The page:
Supervisors: Jennifer L. Braudhurst and Megan Becker
Coal as an energy source has powered the industrialization of many of the world cities since the 18th century, currently it remains a readily available energy source to meet the demands of several countries. Respiratory diseases such as coal worker’s pneumoconiosis and silicosis have become synonymous with the extraction and processing of coal. The dust produced from these activities has been linked to the causation of these respiratory diseases through a plethora of epidemiological studies. Toxicology studies have outlined the potential agents of coal dust toxicity toward the pulmonary system, although no consensus has been reached on a single or range of agents. With no clear understanding of the variables which may influence the toxic nature of coal dust or general anthropogenic dust upon inhalation, monitoring strategies only account for the mass concentration of particulates in the air.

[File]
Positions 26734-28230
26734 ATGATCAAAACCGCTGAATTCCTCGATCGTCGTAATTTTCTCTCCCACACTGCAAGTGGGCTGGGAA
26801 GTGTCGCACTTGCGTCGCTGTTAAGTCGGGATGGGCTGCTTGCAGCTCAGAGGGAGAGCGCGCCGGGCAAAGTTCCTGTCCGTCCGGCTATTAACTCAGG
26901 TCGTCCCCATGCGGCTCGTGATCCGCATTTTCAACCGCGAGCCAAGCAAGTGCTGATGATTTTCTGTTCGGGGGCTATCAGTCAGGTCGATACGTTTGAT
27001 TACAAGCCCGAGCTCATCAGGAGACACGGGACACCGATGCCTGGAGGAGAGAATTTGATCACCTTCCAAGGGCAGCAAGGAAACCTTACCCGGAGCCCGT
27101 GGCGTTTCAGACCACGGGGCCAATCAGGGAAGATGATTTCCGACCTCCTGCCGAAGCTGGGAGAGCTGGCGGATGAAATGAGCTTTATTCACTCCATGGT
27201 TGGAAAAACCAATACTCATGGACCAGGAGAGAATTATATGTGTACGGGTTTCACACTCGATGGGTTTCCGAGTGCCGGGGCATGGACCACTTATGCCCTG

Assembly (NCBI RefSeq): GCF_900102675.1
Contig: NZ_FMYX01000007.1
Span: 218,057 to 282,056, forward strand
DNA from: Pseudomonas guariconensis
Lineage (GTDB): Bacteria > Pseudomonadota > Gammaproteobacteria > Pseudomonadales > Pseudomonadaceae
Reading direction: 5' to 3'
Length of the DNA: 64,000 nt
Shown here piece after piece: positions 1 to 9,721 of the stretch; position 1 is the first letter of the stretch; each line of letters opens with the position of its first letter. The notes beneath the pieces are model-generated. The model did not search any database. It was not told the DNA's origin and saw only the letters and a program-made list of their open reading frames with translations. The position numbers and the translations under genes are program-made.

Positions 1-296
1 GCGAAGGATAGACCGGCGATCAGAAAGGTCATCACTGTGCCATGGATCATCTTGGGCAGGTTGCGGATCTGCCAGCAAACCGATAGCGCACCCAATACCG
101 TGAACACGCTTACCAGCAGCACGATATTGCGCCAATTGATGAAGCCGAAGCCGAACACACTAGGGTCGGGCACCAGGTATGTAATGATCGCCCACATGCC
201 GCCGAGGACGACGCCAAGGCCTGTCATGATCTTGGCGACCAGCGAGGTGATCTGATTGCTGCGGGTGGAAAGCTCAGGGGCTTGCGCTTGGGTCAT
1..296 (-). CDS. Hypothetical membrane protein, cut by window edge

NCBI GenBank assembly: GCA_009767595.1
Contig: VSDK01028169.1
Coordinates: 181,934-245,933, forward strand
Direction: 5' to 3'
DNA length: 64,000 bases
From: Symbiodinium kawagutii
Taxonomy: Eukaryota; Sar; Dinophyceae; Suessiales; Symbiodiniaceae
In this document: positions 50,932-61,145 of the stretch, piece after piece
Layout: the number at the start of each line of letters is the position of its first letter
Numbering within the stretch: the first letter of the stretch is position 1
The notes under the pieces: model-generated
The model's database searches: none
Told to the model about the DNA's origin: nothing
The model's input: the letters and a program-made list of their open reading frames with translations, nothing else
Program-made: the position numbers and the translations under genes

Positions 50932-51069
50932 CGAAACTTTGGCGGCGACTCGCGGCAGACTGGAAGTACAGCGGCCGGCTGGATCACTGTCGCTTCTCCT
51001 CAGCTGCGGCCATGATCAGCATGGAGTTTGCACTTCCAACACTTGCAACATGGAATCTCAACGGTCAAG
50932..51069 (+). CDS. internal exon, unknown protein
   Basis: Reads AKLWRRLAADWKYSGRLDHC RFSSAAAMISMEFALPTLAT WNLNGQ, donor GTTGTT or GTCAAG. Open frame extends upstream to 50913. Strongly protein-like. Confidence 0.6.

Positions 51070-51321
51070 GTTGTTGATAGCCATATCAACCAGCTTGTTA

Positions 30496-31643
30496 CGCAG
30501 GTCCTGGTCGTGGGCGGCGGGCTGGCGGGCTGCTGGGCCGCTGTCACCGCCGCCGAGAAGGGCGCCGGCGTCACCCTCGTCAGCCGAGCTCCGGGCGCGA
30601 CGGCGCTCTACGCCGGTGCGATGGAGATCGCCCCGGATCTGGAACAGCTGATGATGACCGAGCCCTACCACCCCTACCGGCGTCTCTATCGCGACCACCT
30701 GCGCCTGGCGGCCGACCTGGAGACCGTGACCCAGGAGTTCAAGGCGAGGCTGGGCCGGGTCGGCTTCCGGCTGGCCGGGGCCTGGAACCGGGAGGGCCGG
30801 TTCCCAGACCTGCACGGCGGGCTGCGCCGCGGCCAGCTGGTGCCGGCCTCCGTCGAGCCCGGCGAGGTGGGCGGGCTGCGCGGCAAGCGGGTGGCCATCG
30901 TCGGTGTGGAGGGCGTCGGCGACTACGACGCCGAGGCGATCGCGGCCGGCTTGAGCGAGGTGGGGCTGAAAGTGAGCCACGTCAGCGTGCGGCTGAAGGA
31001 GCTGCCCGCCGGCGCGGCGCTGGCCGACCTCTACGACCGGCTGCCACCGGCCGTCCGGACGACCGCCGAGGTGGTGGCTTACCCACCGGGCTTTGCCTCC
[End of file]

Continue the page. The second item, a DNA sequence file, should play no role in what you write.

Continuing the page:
Consequentially, the characterisation of risk towards the exposure of anthropogenic dust, and coal dust specifically in this manner may underrepresent respiratory harm. The aim of this study is to create a risk characterization protocol for inhalable coal dust by indicating the most influential physiochemical characteristics of coal dust towards pulmonary toxicity. Particle characterisation of coal samples from various mines will be conducted to quantify the physiochemical characteristics of the dust. The dust will then be tested for its potential to cause inflammation to lung cells in vitro. The results from these tests will serve as input variables within a Boosted Regression Tree model to determine influential relationships between the physiochemical characteristics and a resultant inflammatory response. Through this key indicator variables relating to pulmonary harm will be determined. A weighting and scoring algorithm will be used on the indicator variables to assess their potential to cause harm. Finally, a protocol to characterise risk in accordance with the indicator variables will be constructed in two parts, one to inform policy decision making and the other to generate test variables and fundamental particle information for coal dust toxicity on the basis of variable influence.